Saint Paraskeva (Paraskevi) was born near Rome at the time of the Roman emperor Hadrian (117-138), the daughter of wealthy Christian parents, Agathon and Politia, who had long pleaded with the Lord, He would like to give them offspring. They named her Paraskevi because she was born on a Friday and out of awe of the life-giving passion of our Savior, Jesus Christ. From childhood Paraskevi devoted himself entirely to the things of God. She was not drawn to children's games, but spent her time either in church attending services or at home indulging in contemplation of the word of God and prayer. When she was 12 years old, her parents died. She distributed her great inheritance to the poor and then retired to a monastery, where she received the monk's robe. After living in complete submission for some time, she left the monastery, inspired by the fervent desire to share the treasure of faith with other people. She passed through cities and countryside to proclaim the name of Christ and brought many pagans to the true faith until it was reported by disapproving Jews to the king of the land in which it was located. He had the noble Christian arrested. When she was brought here, the king, impressed by her beauty, first tried to win the saint through flattery for the idol worship, and then threatened her with torture. With manly fearlessness she replied that no torture could separate her from the love of Christ. Since Paraskevi, by invoking the name of Christ, healed all the sick who were brought to her for testing, she was accused of magic and, on the king's orders, thrown into a pit full of foul-smelling mud and poisonous animals. But through the sign of the Holy Cross of Christ, the mud became a fragrant spring meadow for her, and an angel protected the saint from all further tortures, so that the powerless king finally had her beheaded. The fragments of their relics that have spread through the Holy Church have not ceased to work wonderful healings, especially from eye ailments. Her feast day is July 26.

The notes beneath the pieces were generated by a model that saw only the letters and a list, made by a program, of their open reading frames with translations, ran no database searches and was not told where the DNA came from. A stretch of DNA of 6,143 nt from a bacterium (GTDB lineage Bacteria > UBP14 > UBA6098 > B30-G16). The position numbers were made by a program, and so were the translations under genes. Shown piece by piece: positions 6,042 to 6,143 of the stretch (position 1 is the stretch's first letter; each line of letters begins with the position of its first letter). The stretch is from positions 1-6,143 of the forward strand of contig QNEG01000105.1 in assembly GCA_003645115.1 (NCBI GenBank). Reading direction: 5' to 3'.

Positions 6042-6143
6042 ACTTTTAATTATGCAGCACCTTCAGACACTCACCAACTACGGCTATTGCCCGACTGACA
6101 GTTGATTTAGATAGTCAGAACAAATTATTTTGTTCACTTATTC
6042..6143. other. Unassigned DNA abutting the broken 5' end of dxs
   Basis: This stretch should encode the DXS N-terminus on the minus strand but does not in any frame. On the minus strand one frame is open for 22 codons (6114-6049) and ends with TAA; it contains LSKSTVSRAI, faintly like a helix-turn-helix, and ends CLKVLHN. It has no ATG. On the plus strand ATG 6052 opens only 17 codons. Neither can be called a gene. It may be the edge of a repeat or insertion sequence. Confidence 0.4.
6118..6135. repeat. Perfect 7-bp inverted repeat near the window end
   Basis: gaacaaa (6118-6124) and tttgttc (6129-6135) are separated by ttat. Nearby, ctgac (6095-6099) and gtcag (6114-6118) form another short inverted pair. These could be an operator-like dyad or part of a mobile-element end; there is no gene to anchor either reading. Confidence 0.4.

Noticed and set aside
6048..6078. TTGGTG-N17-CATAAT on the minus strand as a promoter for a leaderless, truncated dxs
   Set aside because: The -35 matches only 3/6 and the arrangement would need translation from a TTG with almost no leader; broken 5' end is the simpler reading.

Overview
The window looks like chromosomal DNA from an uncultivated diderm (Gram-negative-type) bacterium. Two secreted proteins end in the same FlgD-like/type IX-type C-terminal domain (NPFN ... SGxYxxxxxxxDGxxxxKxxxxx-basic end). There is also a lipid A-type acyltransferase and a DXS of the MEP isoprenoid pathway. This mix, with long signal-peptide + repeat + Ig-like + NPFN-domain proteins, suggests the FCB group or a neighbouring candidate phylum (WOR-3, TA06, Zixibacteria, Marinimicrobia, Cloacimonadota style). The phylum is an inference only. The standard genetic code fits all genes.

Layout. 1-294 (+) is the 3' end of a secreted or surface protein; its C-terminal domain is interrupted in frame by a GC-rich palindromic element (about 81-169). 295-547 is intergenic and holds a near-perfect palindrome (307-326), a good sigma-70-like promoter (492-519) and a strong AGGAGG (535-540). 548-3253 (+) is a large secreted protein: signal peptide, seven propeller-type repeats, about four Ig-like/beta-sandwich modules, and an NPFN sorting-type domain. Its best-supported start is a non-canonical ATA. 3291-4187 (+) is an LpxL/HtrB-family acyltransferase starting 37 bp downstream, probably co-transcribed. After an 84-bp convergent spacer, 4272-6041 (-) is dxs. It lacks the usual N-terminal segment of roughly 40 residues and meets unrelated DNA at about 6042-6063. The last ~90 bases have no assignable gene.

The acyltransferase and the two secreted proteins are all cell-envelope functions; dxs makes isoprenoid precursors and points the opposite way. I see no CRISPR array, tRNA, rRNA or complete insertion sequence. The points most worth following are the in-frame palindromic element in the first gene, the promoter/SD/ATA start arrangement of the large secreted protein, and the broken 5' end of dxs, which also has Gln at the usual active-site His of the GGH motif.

On the icon she is depicted as a martyr with the cross. In her hand she holds a scroll with the text of the Nicene-Constantinople Creed. Two angels hold the martyrs crown, adorned with an icon of Christ Pantocrator. Behind her is Saint Mary of Egypt (April 1), and her confessor Saint Zosimas, monk in Palestine (April 4). Right: Saint Venerable Anastasia of Rome (October 29).

Auf der Ikone ist sie dargestellt als Märtyrerin mit dem Kreuz. In ihrer Hand hält sie eine Rolle mit dem Text des Glaubensbekenntnisses von Nizäa-Konstantinopel. Zwei Engel halten die Märtyrer-Krone, geschmückt mit einer Ikone des Christus Pantokrators. Hinter ihr ist die Heilige Maria von Ägypten (1. April), und ihr Beichtvater der Heilige Zosimas, Mönch in Palästina (4. April). Rechts: Heilige Ehrwürdige Anastasia von Rom (29. Oktober).

 

Ikone mit einem Oklad aus dünnem Metall mit einem sehr aufwendigen Glasperlenbesatz. Auf der Rückseite des Oklads, das Kontakion (Festhymne der Heilige Paraskava. Oklad wurde restauriert und Perlen wurden teilweise ergänzt.

 

Icon with an oklad made of thin metal with a very elaborate glass bead trim. On the back of the Oklad, the Kontakion (hymn of St. Paraskava. Oklad has been restored and pearls have been partially added.

Russian icon | Saint Martyr Paraskeva Pyatnitsa | 24771

SKU: 24771
  • Original antique Russian orthodox icon

    Certificate of authenticity from an independent expert at the Vienna Dorotheum
  • Age

    18th century
  • Size

    29.5 x 24.5 cm (11.6 x 9.6 in)

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